|Title||An artificial intelligence-powered, patient-centric digital tool for self-management of chronic pain: A prospective, multicenter clinical trial.|
|Publication Type||Journal Article|
|Year of Publication||2023|
|Authors||Barreveld AM, Klement MLRosén, Cheung S, Axelsson U, Basem JI, Reddy AS, Borrebaeck CAK, Mehta N|
|Date Published||2023 Apr 27|
OBJECTIVE: To investigate how a behavioral health, artificial intelligence (AI)-powered, digital self-management tool affects the daily functions in adults with chronic back and neck pain.
DESIGN: Eligible subjects were enrolled in a 12-week prospective, multicenter, single-arm, open-label study and instructed to use the digital coach daily. Primary outcome was a change in Patient-Reported Outcomes Measurement Information Systems (PROMIS) scores for pain interference. Secondary outcomes were changes in PROMIS physical function, anxiety, depression, pain intensity scores and pain catastrophizing scale (PCS) scores.
METHODS: Subjects logged daily activities, using PainDrainerTM, and data analyzed by the AI engine. Questionnaire and web-based data were collected at 6 and 12-weeks and compared to subjects' baseline.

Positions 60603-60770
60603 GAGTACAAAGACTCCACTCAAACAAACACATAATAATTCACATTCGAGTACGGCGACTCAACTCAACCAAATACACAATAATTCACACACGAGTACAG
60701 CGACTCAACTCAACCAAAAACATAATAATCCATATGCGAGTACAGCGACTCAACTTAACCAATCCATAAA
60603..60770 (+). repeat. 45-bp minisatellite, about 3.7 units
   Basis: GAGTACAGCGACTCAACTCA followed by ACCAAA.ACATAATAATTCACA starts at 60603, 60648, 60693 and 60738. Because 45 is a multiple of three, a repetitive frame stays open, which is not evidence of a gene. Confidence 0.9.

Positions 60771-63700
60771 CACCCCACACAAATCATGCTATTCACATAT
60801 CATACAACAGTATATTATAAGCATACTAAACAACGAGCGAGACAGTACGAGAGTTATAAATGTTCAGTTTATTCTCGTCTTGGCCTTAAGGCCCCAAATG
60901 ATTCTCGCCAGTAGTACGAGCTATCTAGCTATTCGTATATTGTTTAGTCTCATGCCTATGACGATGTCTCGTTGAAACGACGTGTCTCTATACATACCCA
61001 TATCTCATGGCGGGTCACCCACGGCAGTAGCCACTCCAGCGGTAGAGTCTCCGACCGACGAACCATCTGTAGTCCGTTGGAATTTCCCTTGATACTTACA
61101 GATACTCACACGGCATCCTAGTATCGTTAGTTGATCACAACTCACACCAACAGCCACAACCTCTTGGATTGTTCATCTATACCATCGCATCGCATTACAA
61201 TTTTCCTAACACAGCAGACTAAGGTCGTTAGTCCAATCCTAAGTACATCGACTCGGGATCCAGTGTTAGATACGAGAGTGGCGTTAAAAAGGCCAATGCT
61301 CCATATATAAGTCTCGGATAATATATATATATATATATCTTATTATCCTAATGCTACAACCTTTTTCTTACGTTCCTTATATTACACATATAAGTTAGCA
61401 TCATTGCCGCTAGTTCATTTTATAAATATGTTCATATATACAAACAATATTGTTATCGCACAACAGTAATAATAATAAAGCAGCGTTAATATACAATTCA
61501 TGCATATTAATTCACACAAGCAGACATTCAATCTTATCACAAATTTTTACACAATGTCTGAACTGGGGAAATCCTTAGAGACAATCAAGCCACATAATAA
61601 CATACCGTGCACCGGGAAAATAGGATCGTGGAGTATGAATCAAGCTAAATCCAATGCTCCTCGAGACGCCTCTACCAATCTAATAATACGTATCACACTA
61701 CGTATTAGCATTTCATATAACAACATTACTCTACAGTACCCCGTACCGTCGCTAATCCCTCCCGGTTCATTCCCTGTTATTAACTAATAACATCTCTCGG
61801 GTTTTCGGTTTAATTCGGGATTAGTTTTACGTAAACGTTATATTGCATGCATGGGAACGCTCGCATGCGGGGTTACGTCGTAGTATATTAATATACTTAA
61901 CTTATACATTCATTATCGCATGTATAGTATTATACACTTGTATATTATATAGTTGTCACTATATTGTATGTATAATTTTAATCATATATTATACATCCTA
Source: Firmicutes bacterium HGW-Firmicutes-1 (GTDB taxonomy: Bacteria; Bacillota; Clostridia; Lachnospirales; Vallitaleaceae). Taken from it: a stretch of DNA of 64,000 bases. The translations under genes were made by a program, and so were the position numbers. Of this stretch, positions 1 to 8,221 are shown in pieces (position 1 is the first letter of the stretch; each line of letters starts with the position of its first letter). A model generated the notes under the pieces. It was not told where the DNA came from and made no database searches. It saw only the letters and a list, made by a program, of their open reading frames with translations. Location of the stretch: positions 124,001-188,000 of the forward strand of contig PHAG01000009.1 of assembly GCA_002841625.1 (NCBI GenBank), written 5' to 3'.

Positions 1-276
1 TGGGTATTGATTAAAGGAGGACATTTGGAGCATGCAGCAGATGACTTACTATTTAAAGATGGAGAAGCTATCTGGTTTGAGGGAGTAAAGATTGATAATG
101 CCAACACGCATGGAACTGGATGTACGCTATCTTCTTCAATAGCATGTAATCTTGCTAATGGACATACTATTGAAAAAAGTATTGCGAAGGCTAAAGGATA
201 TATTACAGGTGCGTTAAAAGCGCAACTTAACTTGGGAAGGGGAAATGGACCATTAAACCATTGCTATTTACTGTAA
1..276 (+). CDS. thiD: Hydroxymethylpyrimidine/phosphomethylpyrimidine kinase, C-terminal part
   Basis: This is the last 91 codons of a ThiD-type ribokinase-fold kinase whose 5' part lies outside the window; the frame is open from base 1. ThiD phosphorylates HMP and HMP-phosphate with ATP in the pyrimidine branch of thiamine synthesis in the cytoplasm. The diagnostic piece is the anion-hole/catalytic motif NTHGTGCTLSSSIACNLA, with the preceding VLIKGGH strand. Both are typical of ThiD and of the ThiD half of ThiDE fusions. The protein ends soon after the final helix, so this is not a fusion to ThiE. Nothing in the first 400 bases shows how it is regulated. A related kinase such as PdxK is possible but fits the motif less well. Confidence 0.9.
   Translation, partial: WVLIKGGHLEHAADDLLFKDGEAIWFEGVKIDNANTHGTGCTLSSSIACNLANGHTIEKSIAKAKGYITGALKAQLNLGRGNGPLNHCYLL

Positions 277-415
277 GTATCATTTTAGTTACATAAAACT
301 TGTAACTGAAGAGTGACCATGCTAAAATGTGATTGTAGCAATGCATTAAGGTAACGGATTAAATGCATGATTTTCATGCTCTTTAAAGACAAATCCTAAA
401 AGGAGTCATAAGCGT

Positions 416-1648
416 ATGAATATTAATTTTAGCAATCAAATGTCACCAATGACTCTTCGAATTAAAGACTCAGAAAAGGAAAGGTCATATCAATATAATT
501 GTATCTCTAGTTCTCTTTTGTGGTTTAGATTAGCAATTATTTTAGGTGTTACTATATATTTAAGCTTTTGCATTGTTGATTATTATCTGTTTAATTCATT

RESULTS: Subjects completed the 6- (n = 41) and 12-week (n = 34) questionnaires. A statistically significant Minimal Important Difference (MID) for pain interference was demonstrated in 57.5% of the subjects. Similarly, MID for physical function was demonstrated in 72.5% of the subjects. A pre- to post-intervention improvement in depression score was also statistically significant, observed in 100% of subjects, as was the improvement in anxiety scores, evident in 81.3% of the subjects. PCS mean scores was also significantly decreased at 12 weeks.
CONCLUSION: Chronic pain self-management, using an AI-powered, digital coach anchored in behavioral health principles significantly improved subjects' pain interference, physical function, depression, anxiety, and pain catastrophizing over the 12-week study period.
|Alternate Journal||Pain Med|